Marijuana Stinks. Here’s What Cities, Businesses And Neighbors Can Do About It.

By Brooke Staggs
The Orange County Register

WWR Article Summary (tl;dr) Cities CAN mandate odor-control systems for home growers, or as a condition for approval of marijuana-related business permits.

The Orange County Register

Even the most ardent marijuana lovers can’t deny it: The plant, at least to some noses, stinks.

Marijuana odors have triggered lawsuits against cannabis companies. They’ve led residents to try to block commercial operations from coming to California and the other eight states where recreational cannabis is legal and, increasingly, big business.

Odor even has sparked some neighborhood friction, too, as marijuana smoke drifts from one apartment or yard to the next.

There are products on the market that claim to test for smells, block all odors from wafting out of indoor operations, and even help control the stench of outdoor marijuana farms.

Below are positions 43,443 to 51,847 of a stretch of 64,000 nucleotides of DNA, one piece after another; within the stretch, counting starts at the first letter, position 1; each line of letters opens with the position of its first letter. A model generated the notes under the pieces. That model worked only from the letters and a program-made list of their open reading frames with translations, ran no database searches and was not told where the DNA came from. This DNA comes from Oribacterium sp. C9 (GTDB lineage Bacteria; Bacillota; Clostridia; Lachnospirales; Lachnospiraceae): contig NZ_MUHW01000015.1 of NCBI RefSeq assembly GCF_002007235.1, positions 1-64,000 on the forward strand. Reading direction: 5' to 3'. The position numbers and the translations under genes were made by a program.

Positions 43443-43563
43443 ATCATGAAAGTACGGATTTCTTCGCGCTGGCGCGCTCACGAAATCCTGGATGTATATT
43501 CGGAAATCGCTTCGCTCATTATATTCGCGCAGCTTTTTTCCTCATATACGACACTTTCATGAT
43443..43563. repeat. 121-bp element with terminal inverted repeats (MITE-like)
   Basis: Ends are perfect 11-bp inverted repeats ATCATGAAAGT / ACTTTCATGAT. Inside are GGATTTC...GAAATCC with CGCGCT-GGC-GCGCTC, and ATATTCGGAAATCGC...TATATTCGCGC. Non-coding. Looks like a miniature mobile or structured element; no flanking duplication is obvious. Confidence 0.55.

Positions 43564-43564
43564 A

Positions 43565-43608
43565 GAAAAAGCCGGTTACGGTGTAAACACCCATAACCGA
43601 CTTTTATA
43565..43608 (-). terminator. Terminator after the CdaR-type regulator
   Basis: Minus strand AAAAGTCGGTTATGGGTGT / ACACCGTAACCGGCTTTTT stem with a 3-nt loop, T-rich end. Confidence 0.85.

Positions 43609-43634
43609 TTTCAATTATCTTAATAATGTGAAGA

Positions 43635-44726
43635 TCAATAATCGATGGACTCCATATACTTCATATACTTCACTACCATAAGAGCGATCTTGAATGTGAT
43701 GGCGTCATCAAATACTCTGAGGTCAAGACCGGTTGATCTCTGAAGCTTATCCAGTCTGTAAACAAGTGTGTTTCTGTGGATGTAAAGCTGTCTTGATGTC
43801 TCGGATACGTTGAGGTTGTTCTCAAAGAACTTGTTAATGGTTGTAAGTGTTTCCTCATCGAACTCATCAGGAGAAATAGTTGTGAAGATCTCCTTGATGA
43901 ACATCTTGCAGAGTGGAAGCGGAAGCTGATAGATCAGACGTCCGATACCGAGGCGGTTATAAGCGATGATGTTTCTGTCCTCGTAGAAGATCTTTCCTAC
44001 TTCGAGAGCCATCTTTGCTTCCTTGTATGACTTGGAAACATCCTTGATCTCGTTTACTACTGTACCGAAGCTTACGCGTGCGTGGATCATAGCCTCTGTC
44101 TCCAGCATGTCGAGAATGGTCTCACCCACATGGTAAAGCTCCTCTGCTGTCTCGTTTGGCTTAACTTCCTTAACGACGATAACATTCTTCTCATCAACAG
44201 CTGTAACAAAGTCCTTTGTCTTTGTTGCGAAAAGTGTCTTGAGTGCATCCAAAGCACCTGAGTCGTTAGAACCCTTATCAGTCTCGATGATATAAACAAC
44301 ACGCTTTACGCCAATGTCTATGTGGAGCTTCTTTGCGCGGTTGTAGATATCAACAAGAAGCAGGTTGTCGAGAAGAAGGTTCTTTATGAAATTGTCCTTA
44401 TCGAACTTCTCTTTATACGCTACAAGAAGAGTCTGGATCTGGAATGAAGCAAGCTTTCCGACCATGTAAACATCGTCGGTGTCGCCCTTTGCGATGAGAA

Long before legalization, the cannabis industry grew accustomed to working underground — making growers and processors and distributors pretty good at hiding the smells associated with their businesses.

While that might ease the possibility of odor-related friction, it doesn’t foster industry-wide communication about new ideas for tackling the issue, even as new anti-odor technologies are coming to market.

Only now — with odor control an area that’s both problematic and ripe for technical solutions — are marijuana entrepreneurs starting to share ideas about their industry’s stink factor.

“That’s probably the biggest hurdle now, for everybody involved, is knowing what’s available as best practices, and what’s feasible,” said Dana Pack with Fogco, an Arizona-based company that makes systems to neutralize unwanted smells.

Cities can mandate odor-control systems for home growers, or as a condition for approval of marijuana-related business permits.

But some in the industry note that odor requirements aren’t yet universal, and that odor control is yet another element of the marijuana business in which regulators aren’t keeping pace with the spread of legalization.

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